Initially, only a few divisions covering a small number of districts were involved for sustainable development under the JBIC scheme. Later, the State Government included 26 forest divisions, including Madikeri and Virajpet divisions in Kodagu district.
The scheme became operational since May last. Progress was tardy in Kodagu owing to monsoon, but works have resumed, Madikeri Deputy Conservator of Forests, Range Gowda, told The Hindu .
Accordingly, different models have been worked out to ensure implementation of the scheme. As much as 250 hectares of forests will be developed in each of the 24 territorial divisions and two wildlife divisions selected under model I.
This Model involves natural forests, and planting tree saplings will be taken up to "fill the gaps." Similarly, under model IV, 293 hectares of forests will be developed in each of the 24 territorial divisions. This model will have forests which have less vegetation
than the model I. It might require more tree saplings to be planted to fill the gaps. Only local species will be planted under the programme.
The territorial divisions are: Belgaum, Gokak, Davangere, Kollegal, Chikmagalur, Koppa, Dharwad, Gadag, Haveri, Mysore, Hunsur, Hassan, Shimoga, Bhadravati, Sagar, Madikeri, Virajpet, Karwar, Haliyal, Yellapur, Honnavara, Sirsi, Mangalore and Kundapur.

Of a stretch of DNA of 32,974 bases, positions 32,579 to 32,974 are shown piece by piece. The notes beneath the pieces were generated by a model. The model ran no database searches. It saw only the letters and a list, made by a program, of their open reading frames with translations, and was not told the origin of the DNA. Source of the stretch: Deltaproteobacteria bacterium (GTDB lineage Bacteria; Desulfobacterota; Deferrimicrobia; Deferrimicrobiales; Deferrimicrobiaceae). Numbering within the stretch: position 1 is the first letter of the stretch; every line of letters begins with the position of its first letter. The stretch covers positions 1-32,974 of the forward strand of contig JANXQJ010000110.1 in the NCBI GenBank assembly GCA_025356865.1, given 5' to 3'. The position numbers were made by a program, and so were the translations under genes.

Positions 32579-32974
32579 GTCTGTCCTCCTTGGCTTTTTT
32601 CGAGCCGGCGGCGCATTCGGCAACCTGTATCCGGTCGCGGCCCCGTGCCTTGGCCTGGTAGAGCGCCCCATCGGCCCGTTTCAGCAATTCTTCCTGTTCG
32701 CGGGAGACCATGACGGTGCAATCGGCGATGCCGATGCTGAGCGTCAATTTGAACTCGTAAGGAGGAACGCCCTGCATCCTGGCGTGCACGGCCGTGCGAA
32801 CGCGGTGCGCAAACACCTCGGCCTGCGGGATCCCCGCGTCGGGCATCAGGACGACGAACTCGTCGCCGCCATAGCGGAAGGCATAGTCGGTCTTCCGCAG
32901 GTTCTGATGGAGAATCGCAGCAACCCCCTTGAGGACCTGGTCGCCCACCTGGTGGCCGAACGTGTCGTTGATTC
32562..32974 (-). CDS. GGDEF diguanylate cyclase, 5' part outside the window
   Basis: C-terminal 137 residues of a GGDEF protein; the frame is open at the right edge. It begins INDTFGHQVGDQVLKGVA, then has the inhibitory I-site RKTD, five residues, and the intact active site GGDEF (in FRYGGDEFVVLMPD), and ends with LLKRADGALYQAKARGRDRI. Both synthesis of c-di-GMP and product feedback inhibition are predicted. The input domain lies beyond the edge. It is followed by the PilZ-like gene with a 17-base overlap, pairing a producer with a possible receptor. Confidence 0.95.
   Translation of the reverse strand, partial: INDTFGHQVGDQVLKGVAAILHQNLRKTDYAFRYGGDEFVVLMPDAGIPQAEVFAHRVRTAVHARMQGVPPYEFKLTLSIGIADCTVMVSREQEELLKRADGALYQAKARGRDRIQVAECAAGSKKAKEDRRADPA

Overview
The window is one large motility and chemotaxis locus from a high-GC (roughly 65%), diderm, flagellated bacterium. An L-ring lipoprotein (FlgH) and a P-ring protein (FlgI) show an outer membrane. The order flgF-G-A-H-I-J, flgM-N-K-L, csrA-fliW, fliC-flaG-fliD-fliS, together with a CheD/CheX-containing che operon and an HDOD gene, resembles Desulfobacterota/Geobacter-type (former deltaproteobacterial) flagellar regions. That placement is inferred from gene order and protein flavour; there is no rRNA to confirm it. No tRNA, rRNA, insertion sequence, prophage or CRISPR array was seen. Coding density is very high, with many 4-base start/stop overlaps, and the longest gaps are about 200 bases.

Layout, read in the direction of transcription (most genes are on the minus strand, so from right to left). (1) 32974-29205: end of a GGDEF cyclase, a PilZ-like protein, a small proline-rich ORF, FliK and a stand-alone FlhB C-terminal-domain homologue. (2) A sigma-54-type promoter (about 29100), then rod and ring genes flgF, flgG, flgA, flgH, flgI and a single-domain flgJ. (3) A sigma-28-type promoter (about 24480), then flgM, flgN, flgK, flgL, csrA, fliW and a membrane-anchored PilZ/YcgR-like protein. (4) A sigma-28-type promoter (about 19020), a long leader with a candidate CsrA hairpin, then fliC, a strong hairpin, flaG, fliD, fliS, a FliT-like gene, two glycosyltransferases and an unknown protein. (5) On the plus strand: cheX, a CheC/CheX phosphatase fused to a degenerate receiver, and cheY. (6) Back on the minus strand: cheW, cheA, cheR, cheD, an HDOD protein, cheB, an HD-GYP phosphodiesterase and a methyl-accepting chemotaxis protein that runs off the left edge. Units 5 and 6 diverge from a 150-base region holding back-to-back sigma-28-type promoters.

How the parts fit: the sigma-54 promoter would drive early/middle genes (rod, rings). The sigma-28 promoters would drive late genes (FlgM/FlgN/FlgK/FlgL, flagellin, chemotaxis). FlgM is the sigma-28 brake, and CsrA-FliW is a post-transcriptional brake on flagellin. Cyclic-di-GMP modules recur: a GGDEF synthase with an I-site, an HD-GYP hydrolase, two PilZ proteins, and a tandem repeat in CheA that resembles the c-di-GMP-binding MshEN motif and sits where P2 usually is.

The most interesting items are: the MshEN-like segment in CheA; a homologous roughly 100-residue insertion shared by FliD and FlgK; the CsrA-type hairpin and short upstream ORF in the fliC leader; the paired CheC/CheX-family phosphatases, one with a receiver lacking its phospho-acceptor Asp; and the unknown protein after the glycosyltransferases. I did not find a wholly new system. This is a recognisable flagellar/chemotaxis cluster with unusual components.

The two wildlife divisions are Chamrajnagar and Dandeli, Mr. Gowda said. In the two wildlife divisions, the model IV forest development will not be taken up as also no village forest committees (VFCs) will be involved.
The VFC 's involved in the operations will get money in the scheme of things to protect the plants.
Nine VFCs each would be involved in 12 forest divisions, eight in 10 forest divisions and six in two forest divisions, he said.
In the second phase, (Project B) 14 divisions are being covered. A total of 4,000 hectares would be covered under model I and 7,000 hectares in model IV. It involves 100 VFCs. Mr. Gowda said.
Horseshoe crab: MoEF promises prompt action (Issue of the week, December Week 4 (2005))
Breaking its silence over the future of the endangered Horseshoe crab, the Ministry of Environment and Forest has promised prompt action to protect one of the earth’s oldest survivors.